CRA changes its mind on medical travel expenses
The Canada Revenue Agency has changed its position on the type of expenses that may be claimed when traveling for medical reasons.
Canadians who needed to travel for medical treatment had until recently been stuck with a very limited interpretation from the Canada Revenue Agency on which expenses they were permitted to claim. For the past several years, the CRA had restricted claims to expenses incurred to get to and from the place where the medical treatment is supplied (which they refer to as “en route expenses”). Expenses incurred for the duration of the medical treatment had been disallowed.
We have always disagreed with this interpretation and have advised clients to continue claiming the entire costs of their medical travel until this issue is satisfactorily resolved. We have also assisted those clients who were reassessed on this issue to file Notices of Objection and, where necessary, Tax Court of Canada appeals.
So we were pleased to learn recently that the CRA abandoned its position on this issue. In a technical interpretation dated March 24, 2011, the Rulings Directorate stated taxpayers who travel to a different location for medical treatment are no longer restricted to en route expenses, but can also claim the cost of meals, accommodation and parking incurred while at that location. If someone is required to accompany the taxpayer, that person’s accommodation and meal expenses can also be claimed for the duration of the treatment. Clients for whom we filed Tax Court of Canada appeals on this issue are in the process of having their appeals settled without having to attend a hearing.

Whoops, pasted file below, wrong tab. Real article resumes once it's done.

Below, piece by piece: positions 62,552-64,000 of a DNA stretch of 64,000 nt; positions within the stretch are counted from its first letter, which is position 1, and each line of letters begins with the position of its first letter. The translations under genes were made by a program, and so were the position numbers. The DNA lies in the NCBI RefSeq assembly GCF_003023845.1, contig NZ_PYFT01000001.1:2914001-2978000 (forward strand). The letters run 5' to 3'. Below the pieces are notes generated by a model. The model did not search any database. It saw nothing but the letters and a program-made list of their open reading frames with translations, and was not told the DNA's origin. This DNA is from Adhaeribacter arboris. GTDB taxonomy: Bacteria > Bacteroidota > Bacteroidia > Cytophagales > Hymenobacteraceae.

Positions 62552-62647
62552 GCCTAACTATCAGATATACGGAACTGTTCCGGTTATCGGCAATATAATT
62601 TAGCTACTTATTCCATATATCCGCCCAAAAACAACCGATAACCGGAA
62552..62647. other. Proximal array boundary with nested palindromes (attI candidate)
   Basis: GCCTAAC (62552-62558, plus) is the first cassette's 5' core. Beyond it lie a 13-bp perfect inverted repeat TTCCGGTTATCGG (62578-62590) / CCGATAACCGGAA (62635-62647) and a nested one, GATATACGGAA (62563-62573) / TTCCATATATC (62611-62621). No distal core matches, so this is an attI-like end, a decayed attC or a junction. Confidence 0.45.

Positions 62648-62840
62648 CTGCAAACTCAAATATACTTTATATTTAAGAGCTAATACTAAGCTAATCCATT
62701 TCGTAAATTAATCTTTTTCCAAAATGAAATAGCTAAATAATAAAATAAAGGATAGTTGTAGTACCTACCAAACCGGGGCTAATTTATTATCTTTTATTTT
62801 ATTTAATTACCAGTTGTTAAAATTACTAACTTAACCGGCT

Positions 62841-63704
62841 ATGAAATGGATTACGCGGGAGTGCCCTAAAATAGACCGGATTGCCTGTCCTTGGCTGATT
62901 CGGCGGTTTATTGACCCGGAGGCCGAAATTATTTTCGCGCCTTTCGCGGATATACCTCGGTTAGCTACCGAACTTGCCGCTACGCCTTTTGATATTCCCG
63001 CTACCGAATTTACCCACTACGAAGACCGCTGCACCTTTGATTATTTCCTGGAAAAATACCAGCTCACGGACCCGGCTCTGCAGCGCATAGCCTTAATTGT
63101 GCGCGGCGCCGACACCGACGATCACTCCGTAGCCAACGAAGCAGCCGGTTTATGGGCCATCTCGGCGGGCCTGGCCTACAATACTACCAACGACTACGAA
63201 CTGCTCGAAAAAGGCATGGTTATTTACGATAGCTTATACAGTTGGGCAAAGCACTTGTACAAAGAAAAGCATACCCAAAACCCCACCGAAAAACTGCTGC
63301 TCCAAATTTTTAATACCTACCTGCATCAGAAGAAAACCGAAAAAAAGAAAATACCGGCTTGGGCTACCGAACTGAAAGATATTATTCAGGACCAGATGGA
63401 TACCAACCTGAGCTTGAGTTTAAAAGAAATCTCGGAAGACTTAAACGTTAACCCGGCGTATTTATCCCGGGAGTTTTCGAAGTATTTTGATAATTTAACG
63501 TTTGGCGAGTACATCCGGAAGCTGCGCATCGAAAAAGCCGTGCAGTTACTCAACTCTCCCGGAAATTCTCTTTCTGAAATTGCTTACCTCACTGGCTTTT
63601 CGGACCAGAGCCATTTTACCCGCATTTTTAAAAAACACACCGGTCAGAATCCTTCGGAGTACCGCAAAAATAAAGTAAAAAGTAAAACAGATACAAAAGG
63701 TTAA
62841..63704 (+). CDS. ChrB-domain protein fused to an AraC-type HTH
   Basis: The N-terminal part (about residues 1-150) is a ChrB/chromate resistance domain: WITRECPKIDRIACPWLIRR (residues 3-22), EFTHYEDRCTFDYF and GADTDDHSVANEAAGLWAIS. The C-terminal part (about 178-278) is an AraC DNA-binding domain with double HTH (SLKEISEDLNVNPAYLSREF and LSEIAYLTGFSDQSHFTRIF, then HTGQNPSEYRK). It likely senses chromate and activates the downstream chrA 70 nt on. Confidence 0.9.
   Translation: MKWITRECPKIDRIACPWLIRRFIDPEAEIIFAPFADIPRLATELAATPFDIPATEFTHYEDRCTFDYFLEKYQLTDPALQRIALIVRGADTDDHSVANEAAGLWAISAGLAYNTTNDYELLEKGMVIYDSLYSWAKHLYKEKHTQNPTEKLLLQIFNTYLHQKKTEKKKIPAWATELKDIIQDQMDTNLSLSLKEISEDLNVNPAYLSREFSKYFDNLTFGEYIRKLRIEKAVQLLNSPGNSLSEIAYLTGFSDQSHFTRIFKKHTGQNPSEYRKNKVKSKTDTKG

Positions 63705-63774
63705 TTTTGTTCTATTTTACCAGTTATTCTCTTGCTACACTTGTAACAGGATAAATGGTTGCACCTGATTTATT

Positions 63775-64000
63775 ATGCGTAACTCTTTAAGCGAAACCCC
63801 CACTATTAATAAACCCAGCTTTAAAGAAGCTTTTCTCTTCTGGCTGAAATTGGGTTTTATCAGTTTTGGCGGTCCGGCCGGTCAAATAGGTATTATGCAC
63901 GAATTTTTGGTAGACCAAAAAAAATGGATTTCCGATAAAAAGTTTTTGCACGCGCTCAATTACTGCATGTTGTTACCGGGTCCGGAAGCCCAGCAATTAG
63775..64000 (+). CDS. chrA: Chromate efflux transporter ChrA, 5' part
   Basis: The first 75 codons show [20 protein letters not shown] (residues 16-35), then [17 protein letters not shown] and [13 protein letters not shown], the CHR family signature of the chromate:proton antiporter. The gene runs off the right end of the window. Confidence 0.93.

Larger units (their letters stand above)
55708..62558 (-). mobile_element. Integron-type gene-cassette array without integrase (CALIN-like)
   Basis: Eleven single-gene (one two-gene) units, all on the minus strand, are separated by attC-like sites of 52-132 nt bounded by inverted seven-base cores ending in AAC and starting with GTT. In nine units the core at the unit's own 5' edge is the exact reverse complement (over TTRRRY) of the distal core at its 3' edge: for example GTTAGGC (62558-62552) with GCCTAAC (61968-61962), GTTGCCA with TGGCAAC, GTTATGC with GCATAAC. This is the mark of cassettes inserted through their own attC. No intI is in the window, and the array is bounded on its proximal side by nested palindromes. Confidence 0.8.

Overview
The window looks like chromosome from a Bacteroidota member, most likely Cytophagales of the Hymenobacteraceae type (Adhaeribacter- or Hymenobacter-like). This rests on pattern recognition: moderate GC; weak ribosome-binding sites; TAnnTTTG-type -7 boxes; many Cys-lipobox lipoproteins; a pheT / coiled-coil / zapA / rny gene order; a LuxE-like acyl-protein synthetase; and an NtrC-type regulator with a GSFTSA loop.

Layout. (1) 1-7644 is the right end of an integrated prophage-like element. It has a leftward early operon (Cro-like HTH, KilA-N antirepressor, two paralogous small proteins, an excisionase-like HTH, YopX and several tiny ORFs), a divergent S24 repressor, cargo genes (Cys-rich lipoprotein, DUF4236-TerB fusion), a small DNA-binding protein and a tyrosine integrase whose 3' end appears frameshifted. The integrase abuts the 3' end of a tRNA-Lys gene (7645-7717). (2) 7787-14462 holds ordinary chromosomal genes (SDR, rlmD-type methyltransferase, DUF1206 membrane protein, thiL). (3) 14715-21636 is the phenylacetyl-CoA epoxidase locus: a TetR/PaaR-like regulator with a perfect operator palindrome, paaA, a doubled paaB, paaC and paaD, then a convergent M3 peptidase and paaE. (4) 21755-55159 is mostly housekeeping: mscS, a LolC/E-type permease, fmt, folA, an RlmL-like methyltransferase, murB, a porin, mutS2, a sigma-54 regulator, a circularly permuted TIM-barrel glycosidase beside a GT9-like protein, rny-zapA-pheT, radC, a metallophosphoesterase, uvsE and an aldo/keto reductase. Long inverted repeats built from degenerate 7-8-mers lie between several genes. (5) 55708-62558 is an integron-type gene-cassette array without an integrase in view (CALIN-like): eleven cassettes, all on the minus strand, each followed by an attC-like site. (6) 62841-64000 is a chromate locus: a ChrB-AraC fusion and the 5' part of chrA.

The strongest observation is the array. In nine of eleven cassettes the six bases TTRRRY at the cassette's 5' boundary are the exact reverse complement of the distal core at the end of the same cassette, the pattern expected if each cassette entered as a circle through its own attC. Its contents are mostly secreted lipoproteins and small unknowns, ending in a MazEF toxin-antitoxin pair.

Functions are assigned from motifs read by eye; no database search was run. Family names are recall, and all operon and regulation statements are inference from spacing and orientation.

If you were reassessed on this issue on your 2009 return, the deadline for filing a Notice of Objection is the later of April 30, 2011 or 90 days after the date of the Notice of Reassessment. If you miss the deadline, you have an additional year in which to request an extension. However, extensions are not granted automatically.
The CRA’s recent change of heart is especially good news for Canadians in remote communities who incur considerable expenses travelling away from home for medical treatment, especially when they have a child or other dependant in hospital for an extended period.
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